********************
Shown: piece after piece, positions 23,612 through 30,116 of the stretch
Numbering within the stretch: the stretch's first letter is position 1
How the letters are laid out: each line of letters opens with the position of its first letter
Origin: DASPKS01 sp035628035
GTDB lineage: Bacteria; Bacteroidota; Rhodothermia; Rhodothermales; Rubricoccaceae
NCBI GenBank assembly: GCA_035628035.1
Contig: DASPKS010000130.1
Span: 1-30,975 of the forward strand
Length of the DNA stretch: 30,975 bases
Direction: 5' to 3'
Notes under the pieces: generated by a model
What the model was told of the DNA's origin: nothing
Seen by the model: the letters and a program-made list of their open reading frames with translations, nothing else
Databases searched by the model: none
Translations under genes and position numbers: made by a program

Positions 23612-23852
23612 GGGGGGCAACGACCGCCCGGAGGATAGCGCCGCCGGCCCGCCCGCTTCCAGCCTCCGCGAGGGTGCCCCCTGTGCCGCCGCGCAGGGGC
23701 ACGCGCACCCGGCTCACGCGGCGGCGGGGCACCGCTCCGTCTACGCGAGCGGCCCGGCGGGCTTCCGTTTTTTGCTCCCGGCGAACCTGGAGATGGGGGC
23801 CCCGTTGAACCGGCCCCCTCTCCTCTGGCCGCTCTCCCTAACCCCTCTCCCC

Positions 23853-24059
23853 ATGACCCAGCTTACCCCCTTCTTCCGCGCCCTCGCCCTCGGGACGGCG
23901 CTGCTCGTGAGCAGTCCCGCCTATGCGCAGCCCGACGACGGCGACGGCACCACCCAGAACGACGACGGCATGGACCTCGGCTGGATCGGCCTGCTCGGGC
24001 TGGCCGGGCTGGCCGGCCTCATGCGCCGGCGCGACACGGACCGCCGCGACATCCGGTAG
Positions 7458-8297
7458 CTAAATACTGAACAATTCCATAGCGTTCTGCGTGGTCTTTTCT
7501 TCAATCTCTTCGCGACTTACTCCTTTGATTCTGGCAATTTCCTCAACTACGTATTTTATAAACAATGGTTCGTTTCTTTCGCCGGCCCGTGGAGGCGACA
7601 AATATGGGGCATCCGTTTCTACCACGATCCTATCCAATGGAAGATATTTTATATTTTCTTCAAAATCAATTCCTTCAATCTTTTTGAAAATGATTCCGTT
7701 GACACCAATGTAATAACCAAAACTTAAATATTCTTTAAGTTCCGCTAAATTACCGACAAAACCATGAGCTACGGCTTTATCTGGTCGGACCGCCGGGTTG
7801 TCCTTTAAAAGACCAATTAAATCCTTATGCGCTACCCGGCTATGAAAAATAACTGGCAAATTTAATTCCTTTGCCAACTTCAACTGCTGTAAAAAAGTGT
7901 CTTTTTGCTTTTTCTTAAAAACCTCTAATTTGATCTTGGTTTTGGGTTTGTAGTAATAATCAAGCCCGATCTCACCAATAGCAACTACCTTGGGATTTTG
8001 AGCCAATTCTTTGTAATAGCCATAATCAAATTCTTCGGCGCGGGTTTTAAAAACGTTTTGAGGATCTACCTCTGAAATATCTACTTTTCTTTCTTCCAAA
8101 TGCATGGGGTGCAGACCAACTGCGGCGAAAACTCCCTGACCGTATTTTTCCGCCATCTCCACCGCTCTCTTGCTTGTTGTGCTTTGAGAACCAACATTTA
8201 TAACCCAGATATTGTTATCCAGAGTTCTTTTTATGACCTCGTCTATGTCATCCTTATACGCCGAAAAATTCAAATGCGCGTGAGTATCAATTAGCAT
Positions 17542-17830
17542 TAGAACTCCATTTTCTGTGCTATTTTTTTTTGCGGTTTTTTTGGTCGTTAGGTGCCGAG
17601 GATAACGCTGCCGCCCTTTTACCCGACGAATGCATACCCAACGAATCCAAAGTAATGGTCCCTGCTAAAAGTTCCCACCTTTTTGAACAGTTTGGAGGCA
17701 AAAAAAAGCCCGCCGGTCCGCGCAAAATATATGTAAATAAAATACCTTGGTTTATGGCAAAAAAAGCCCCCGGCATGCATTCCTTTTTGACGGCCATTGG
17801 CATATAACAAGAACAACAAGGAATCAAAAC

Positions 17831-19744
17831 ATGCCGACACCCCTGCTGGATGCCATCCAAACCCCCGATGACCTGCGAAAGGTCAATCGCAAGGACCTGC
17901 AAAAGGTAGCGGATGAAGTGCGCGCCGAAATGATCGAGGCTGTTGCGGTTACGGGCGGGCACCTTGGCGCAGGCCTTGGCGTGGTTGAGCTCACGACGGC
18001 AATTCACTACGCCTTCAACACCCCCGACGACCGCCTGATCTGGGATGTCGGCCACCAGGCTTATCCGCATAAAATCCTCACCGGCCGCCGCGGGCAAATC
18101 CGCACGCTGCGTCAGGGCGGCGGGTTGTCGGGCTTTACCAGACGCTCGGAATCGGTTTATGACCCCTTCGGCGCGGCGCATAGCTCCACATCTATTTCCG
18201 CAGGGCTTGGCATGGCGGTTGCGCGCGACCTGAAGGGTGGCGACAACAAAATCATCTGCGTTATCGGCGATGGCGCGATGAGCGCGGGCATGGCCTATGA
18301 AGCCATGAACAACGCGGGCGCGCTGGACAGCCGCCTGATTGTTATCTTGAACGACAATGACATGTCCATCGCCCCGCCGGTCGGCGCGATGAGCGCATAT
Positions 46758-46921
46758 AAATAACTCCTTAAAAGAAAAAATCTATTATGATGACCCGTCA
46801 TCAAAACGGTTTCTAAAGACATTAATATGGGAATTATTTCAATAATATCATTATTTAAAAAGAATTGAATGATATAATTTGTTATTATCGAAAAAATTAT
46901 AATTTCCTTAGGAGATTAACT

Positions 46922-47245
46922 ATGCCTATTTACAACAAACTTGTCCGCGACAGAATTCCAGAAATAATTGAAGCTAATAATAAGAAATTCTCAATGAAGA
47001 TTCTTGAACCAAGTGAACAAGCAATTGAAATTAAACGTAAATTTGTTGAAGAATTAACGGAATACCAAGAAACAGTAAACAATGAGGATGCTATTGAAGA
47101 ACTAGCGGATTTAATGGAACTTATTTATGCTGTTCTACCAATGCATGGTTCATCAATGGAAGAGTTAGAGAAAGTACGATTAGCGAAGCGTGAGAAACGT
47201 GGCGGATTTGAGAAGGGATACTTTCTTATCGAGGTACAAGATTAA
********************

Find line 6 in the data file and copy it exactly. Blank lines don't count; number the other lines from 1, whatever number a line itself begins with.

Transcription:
NCBI GenBank assembly: GCA_035628035.1